Greedy Choke Puppy? The Effect of Higher Taxes and Relation to Contrabanding
Despite the Government’s belt-tightening measures, if the allegations being made from within the G.S.T. Department have substance, do they not go against the stated intentions of limiting the pain of the tax-paying public? Speaking earlier this week, the Chamber of Commerce and Industry’s president, Nikita Usher, was willing to give the Government the benefit of the doubt on that one. But he points out that higher taxes in any capacity hurts official business and makes illegal activities like contraband more profitable and attractive to those who feel they have few options.
“Are you surprised that Government would deal with taxpayers this way – it appears that this is something calculated and determined to impact revenues from the very same people who would willingly pay their taxes because they know it is the right thing to do?”
On the Phone: Nikita Usher, President, Belize Chamber of Commerce and Industry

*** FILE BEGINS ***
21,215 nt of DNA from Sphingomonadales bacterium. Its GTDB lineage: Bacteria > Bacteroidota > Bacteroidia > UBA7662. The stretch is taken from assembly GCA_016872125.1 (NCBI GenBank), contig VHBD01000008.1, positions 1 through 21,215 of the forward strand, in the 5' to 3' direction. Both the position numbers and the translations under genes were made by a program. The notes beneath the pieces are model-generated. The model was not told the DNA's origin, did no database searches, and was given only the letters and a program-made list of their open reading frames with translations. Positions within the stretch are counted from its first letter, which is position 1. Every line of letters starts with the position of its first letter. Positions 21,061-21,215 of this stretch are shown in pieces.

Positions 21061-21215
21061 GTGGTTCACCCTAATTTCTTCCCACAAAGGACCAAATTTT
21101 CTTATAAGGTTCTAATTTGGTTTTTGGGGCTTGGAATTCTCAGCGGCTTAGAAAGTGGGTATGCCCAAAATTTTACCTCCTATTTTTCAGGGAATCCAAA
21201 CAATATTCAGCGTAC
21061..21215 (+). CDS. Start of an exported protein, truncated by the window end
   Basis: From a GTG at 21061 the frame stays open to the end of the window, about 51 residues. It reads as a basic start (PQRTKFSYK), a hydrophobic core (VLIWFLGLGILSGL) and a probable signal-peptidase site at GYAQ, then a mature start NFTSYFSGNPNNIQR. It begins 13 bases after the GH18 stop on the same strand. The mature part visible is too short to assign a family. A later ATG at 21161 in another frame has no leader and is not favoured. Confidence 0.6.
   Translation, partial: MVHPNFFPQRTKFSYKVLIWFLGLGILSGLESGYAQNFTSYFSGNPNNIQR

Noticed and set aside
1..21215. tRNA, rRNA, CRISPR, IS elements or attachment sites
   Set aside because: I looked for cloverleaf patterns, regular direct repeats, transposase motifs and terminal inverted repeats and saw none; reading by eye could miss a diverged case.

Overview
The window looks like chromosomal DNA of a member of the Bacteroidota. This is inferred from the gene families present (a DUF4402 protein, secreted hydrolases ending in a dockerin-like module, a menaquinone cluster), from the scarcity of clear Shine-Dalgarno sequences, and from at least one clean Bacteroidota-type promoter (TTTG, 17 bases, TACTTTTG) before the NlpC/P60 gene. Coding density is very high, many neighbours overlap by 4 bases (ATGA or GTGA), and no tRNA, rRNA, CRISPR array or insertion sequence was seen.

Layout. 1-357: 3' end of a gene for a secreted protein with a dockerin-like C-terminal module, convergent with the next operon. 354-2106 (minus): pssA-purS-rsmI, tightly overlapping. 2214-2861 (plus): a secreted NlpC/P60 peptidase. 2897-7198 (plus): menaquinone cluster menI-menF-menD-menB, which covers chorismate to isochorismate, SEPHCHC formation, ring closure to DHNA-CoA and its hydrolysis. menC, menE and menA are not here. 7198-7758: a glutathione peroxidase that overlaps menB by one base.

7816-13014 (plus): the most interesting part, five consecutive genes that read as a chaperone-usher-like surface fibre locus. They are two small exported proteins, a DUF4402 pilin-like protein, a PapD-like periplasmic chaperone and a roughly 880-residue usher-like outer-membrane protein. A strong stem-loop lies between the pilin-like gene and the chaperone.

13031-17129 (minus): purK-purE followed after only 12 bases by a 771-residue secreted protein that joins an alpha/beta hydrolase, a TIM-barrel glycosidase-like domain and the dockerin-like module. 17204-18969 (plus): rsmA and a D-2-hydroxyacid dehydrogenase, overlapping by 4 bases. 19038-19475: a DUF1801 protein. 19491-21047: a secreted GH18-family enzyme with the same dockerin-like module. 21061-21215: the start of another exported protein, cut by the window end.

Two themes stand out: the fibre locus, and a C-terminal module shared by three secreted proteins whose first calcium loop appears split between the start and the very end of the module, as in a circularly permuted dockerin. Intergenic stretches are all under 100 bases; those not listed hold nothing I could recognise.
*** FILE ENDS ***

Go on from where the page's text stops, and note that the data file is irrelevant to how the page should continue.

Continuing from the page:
“You do know that we are in an austerity period; we do know that the Budget is calling for belt-tightening, and remember belt-tightening happens at all sides: one is to cut your expenditures but two is also to improve your revenues. And of course the Government is trying its best, and I would suppose that’s one way of sending the message to all tax departments to try and ensure that they collect as much tax as possible; but at the Chamber we are saying we are not condoning, of course, or not supporting the method being used to tax the very same people who are paying the taxes. We are asking – if they are owing, they have to pay; but if there those who are not paying, we need to try and find that loophole and assessments need to be levied against those supposed taxpayers who are not paying, one, in full, or two, not at all. One has to ask the question: what makes contraband lucrative? And what is most important to note is our very taxes that we place on our goods coming into Belize, actually makes contraband more lucrative than if we were to lower the taxes. So I say this to mean this: if you increase taxes more and more, then it means that the prices of our goods on our shelves would increase; that would mean that it then makes the neighboring countries’ goods, if you can bring it across the border without paying duties, by far more affordable, more reasonable, cheaper for the consuming public. We therefore need to examine our methodology of taxation.”